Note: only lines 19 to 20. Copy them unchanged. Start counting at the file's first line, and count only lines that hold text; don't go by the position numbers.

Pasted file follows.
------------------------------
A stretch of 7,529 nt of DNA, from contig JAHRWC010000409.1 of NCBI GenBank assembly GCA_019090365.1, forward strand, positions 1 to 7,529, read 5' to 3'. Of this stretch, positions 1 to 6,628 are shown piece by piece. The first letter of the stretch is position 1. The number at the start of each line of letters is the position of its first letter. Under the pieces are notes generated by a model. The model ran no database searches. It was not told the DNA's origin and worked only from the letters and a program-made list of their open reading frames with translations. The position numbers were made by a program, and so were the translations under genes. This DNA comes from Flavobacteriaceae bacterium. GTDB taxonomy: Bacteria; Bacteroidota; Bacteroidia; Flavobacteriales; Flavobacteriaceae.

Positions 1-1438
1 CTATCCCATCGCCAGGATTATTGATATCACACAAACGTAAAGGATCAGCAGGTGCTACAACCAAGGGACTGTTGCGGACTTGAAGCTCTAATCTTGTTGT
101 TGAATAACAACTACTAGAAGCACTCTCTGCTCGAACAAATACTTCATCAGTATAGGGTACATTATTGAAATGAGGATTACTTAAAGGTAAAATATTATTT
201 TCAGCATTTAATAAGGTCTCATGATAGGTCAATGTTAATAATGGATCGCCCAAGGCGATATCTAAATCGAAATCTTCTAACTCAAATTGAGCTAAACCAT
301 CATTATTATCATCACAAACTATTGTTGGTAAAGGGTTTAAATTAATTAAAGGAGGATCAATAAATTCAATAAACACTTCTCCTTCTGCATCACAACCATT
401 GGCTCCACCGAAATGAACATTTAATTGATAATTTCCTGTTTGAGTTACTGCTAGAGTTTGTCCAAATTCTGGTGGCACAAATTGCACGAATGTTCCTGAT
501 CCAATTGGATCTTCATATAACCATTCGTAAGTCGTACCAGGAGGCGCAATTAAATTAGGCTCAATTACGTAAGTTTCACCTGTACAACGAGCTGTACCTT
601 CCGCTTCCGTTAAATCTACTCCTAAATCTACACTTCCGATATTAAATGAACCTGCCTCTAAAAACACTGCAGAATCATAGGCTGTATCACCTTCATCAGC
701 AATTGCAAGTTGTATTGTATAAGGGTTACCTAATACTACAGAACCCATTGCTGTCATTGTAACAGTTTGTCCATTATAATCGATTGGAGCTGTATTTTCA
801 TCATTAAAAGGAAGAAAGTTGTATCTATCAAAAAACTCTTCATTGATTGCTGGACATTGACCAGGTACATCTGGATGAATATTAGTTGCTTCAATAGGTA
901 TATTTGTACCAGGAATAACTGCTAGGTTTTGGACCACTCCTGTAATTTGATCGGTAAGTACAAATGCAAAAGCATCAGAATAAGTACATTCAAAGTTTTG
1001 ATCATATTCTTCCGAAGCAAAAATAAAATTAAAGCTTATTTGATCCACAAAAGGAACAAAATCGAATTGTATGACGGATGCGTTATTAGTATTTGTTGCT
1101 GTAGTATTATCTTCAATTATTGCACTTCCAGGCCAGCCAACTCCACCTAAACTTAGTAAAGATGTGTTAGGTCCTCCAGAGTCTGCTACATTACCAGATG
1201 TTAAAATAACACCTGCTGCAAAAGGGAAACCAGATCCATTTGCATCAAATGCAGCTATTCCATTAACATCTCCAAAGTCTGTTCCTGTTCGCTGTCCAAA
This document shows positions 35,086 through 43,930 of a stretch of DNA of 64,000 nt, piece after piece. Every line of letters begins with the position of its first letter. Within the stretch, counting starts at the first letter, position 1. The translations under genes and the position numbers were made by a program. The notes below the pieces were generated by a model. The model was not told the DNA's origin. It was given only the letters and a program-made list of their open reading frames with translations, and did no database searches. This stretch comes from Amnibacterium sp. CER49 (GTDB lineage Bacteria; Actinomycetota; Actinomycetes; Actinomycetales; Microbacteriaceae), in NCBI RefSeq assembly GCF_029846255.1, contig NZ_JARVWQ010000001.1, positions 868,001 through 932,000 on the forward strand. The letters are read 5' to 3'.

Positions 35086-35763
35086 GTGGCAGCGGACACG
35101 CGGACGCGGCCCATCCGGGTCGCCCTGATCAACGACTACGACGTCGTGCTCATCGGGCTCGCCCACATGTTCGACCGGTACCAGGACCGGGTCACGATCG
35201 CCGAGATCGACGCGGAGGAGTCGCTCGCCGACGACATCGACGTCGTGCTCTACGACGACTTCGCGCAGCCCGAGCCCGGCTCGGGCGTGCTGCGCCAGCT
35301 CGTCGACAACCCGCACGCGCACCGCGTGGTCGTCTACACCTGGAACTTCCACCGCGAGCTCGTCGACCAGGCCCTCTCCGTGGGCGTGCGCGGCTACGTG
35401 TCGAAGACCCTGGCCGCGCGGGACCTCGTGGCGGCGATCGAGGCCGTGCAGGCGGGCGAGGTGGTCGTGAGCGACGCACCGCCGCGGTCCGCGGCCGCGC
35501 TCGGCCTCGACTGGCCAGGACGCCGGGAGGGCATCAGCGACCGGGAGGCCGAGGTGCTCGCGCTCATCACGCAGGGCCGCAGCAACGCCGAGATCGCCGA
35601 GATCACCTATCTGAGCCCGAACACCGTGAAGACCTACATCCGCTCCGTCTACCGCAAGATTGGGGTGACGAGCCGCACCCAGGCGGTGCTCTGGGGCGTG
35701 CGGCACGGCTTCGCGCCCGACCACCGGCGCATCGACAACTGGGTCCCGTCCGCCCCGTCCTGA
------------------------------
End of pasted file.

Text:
35101 CGGACGCGGCCCATCCGGGTCGCCCTGATCAACGACTACGACGTCGTGCTCATCGGGCTCGCCCACATGTTCGACCGGTACCAGGACCGGGTCACGATCG
35201 CCGAGATCGACGCGGAGGAGTCGCTCGCCGACGACATCGACGTCGTGCTCTACGACGACTTCGCGCAGCCCGAGCCCGGCTCGGGCGTGCTGCGCCAGCT